"What I would really like to do is to go down in history as the President who made Americans believe in themselves again." Ronald Reagan
Before he became an icon, Ronald Reagan was a paradox: a complex man who appeared simple, at once a genial fundamentalist and a conservative innovator. As America's oldest President, he found his most fervent supporters among the young. The only divorced man to occupy the Oval Office, Reagan as President rarely attended church. He enjoyed a relationship with his own children best described as intermittent. Yet his name was synonymous with traditional values, and he inspired millions of the faithful to become politically active for the first time. During eight years in the White House, Reagan never submitted a balanced budget or ceased to blame Congress for excessive spending. He presided over the highest unemployment rate since World War II and one of the longest peacetime booms ever.
It was hard to know what about Reagan, who was elected in 1980 as a bristling anti-communist, offended the foreign policy establishment more: his harsh rhetoric consigning the Soviet Union to the ash heap of history or his scorn for the prevailing doctrine of mutually assured destruction. State Department bureaucrats who tried to censor his speeches, most notably his 1987 Berlin ultimatum to Mikhail Gorbachev to "tear down this wall," threw up their hands when Reagan proposed to eliminate nuclear weapons altogether. Even among his White House staff, admiration for the President's achievements was mingled with a faint whiff of condescension. "He knows so little and accomplishes so much," marveled Robert McFarlane, the third of Reagan's six National Security Advisers.
For much of his presidency, Reagan was a sharply polarizing figure. His job-approval rating bottomed out at 35% halfway through his first term. Yet he left Washington more popular than when he first took office, a feat unmatched since Dwight Eisenhower. That's not all the two men had in common. "You know why I like you, Ike?," Winston Churchill asked the wartime commander who had labored, more or less harmoniously, alongside Bernard Law Montgomery, Charles de Gaulle and Franklin D. Roosevelt. "Because you ain't no glory hopper." True to form, in the Oval Office, Eisenhower displayed a paperweight that read, in Latin, "Gently in manner, strong in deed." Equally revealing was the plaque Reagan placed atop his presidential desk. "There is no limit to what a man can do, or where he can go," it proclaimed, "if he doesn't mind who gets the credit."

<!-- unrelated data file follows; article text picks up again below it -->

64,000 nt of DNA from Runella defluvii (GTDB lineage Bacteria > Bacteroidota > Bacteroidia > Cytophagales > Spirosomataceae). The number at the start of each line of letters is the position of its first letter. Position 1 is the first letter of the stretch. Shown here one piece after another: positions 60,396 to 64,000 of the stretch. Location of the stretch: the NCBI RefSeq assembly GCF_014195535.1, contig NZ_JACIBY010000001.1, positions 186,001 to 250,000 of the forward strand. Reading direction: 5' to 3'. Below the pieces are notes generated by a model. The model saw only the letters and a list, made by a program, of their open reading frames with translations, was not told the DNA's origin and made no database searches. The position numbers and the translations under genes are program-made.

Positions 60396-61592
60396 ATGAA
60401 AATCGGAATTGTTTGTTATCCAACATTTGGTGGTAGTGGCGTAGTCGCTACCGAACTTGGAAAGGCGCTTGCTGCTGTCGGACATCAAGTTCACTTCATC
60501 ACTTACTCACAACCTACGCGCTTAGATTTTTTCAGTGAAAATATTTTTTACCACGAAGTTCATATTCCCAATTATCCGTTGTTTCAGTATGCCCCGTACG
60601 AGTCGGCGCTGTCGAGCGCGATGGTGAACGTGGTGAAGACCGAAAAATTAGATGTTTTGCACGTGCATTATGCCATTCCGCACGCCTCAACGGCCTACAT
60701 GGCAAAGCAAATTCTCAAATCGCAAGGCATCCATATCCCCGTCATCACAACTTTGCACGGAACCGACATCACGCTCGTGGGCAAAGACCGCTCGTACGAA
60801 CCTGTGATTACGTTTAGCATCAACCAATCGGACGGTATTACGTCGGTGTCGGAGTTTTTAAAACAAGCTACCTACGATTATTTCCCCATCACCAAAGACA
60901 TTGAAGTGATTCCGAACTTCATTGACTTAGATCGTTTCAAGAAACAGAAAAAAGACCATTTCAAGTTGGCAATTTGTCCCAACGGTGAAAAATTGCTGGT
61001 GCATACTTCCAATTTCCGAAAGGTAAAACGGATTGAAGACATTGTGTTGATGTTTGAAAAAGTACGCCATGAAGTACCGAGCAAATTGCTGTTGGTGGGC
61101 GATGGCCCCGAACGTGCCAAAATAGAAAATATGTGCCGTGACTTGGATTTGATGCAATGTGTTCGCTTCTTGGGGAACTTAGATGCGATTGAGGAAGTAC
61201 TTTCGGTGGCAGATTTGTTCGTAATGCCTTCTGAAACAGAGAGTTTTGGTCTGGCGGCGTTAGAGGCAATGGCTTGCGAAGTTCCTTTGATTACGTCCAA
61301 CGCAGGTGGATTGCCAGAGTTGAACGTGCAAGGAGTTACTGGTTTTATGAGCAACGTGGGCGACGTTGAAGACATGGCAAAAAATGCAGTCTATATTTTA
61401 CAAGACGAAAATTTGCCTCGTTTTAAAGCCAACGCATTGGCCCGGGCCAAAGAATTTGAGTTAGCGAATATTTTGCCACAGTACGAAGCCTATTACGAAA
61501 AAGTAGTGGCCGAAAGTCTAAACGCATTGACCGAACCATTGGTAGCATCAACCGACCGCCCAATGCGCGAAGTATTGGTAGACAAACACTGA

Reagan's modesty set him apart in Washington even more than in Hollywood. As the media succumbed to Gorbymania, Gorbachev's American counterpart laughingly conceded center stage to the Soviet leader, reminding fretful handlers that he had once shared the silver screen with such notorious camera hogs as Wallace Beery and Errol Flynn. With equal sangfroid, Reagan professed not to care what "history" would say of him, on the eminently logical grounds that he wouldn't be around to read it. Scholars and journalists will more than compensate for his indifference. Acknowledging the economic turnaround that occurred on Reagan's watch, they'll weigh over 16 million new jobs and a successful war on inflation against (then) record deficits and a deregulatory binge that saddled his successor with a ravaged savings-and-loan industry.
For decades to come, students of the Reagan era will debate Margaret Thatcher's assertion that her American ally won the Cold War without firing a shot. Nearly as intense is the argument swirling around the arms-for-hostages deal known as Iran-contra, a bizarre enterprise born of administrative neglect, wishful thinking and Reagan's all-too-human desire to rescue his countrymen brutalized by their Middle East captors. Under more benign circumstances, Reagan didn't hesitate to poke fun at the supposed confusion in his White House, conceding, "Our right hand doesn't know what our far right hand is doing." That he could laugh at himself was a source of reassurance to Americans who had lived through a series of failed or tragically shortened presidencies. Not the least of Reagan's accomplishments was to refute popular doubts, widespread in 1980, that the office had grown too demanding for any one individual to master.
By his own acknowledgment, Reagan arrived in Washington with a script. Indeed, by running in 1980 on a clearly articulated platform of less government, lower taxes, fresh incentives for entrepreneurship and a massive military buildup to counter Soviet expansionism, he could legitimately claim an electoral mandate for what he called his New Beginning. The actor in Reagan instinctively understood that successful leaders don't just speak to us; they speak for us. Certainly, no one who heard his husky-voiced tribute to "the boys of Pointe du Hoc" 40 years after they scaled the walls of Hitler's Fortress Europe is likely to forget the experience. But it was in unscripted moments, far more than any of Michael Deaver's made-for-television stagecraft, that Reagan showed his essential self. Above all, on March 30, 1981. In taking an assassin's bullet and cracking wise in the shadow of death, he displayed qualities of character only hinted at on the campaign trail. The grace and grit he exhibited that day marked the genesis of Reagan's enduring bond with the American people, including millions who never voted for him.